Piezo on piano
Fig 1: Contact mic directly on piano strings

During today’s workshop, we hunted for sounds created by electromagnetic interferences and vibrations using headphones, contact mics, and portable speakers. Then we “hacked” a p5.js sampler to play the found sounds from our laptops.

We tried to capture sounds from both sides, Oslo and NTNU. The first experiment was to identify exciting interfering radio signals where the headphones were used as the antennas. On the Oslo side, Dmitry, Mari and Ashane tried different places to find a strong electromagnetic field and finally managed to capture a very monotonous sound near the copy machine. The interference from a mobile phone and a card reader machine also produced more rumbling sounds.
In Trondheim, for the first task, Shreejay’s cell phone failed to get noticeable electromagnetic interferences at first. Eigil came up with an idea of using his body as an antenna. He touched tip of a guitar jack cable while connecting its other end to a tiny battery powered amp and moved it around the room. And Walla! It worked. We finally got a few strong electromagnetic interferences near power sockets, a computer and speakers.

Sound from the electromagnetic interference made by a computer

The next task was to use headphones as a microphone. The Overdrive setting on the tiny Marshall amp was a fascinating knob to experiment with and we captured some feedback noises (Those were too loud!). It was fun making different voices and we were even able to moo like a cow.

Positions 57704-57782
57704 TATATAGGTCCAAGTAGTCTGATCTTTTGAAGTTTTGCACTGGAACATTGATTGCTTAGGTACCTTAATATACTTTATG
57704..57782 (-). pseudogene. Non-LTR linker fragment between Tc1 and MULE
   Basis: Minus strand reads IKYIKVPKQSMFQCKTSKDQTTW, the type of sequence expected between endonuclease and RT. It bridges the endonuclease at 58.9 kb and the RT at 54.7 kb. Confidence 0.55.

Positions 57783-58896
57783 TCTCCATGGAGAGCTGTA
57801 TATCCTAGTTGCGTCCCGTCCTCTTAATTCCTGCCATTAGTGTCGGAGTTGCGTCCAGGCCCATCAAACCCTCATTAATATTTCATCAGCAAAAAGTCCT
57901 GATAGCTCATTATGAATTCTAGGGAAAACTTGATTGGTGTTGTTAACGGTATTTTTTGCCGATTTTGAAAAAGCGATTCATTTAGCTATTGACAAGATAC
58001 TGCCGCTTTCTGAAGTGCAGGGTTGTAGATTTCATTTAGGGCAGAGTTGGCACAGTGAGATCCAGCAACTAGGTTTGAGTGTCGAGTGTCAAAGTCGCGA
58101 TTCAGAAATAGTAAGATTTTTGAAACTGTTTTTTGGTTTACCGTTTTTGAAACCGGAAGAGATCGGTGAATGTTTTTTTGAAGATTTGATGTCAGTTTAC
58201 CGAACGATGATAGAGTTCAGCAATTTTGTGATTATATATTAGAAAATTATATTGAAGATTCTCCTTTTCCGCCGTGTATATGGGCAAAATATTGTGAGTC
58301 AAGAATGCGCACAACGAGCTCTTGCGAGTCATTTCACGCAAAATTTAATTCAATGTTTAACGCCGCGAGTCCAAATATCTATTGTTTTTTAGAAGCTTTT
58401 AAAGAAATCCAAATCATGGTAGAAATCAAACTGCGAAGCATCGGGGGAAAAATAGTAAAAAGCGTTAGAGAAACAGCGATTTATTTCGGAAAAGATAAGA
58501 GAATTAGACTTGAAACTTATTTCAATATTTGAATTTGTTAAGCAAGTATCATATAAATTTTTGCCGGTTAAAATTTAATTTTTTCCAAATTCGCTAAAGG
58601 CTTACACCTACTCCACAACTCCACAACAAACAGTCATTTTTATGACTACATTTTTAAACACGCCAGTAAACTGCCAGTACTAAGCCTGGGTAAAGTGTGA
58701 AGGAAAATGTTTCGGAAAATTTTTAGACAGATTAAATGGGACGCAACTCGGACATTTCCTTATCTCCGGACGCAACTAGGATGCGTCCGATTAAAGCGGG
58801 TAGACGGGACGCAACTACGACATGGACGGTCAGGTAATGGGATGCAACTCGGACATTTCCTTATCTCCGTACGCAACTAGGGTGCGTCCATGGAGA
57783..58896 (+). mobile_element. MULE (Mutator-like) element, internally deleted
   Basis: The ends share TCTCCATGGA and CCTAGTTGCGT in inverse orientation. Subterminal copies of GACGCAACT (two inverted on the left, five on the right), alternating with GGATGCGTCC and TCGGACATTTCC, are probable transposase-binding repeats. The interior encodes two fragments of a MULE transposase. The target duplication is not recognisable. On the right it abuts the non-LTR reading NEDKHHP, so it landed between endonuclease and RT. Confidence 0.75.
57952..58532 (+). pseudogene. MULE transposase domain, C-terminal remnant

Sound made by speaking through the headphones

Next, experimenting with a contact microphone directly to the Marshall amp was quite thrilling. We captured interesting sounds by directly attaching the mic inside a piano where it produced really growly noises and interesting overtones. We tried with different sting gauges of the piano to produce different sounds and it was quite fun to try new things with the piano pedals. Also, we enjoyed tapping and scratching the mic on various surfaces like table tops and edges. We also rubbed it on different body parts like throat, cheek and forehead where it could pick up the sound of our voice.

The second part of the workshop centered on going through javascipt code for a simple sample instrument that could play back audiofiles. After looking at how it was put together, we were able to modify the code to play our own recordings from earlier in the day.

The final task was to perform while combining samples recorded in the previous tasks. Coding in html went from despair to laughter as we slowly grasped the fundamentals of p5.js-based coding, hacked the sampler, and finally performed together, creating a cacophony of noise across campuses of UiO and NTNU. The sound of mooing cow became a hit in the group jamming session.